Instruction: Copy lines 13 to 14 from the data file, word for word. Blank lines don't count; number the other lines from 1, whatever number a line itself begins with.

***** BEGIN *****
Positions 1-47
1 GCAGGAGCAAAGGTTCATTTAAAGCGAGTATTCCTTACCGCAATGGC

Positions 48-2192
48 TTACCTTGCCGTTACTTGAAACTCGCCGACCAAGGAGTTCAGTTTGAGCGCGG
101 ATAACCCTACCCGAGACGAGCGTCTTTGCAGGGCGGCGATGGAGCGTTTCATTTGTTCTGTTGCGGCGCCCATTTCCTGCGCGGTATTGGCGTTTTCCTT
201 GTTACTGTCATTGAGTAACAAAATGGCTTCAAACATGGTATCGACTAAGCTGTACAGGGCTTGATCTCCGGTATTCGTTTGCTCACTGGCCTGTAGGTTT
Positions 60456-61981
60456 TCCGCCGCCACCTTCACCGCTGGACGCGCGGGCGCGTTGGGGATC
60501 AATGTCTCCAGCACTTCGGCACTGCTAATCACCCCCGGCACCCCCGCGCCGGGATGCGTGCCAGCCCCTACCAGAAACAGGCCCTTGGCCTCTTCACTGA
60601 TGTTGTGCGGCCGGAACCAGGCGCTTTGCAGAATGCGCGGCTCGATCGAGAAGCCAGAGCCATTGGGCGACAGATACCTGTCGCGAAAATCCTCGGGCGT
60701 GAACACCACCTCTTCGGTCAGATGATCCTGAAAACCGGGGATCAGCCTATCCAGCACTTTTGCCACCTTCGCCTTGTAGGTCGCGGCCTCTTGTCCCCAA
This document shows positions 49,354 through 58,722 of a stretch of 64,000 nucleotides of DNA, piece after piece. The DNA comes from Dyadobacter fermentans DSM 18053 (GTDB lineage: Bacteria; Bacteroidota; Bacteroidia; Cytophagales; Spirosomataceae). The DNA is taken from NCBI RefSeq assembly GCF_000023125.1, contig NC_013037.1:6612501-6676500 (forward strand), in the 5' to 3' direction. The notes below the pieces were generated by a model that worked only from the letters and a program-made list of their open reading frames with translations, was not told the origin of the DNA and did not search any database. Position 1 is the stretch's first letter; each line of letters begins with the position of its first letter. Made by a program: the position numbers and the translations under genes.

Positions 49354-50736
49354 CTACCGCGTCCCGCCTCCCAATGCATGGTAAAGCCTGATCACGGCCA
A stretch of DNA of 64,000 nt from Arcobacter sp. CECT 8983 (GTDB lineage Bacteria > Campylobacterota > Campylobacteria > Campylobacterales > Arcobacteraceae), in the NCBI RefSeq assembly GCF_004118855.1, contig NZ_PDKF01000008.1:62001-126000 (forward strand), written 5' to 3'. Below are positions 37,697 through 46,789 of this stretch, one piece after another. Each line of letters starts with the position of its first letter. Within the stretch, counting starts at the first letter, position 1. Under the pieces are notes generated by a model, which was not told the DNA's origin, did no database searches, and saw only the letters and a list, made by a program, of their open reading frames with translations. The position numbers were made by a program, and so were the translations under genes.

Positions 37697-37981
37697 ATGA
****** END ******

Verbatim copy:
Positions 49354-50736
49354 CTACCGCGTCCCGCCTCCCAATGCATGGTAAAGCCTGATCACGGCCA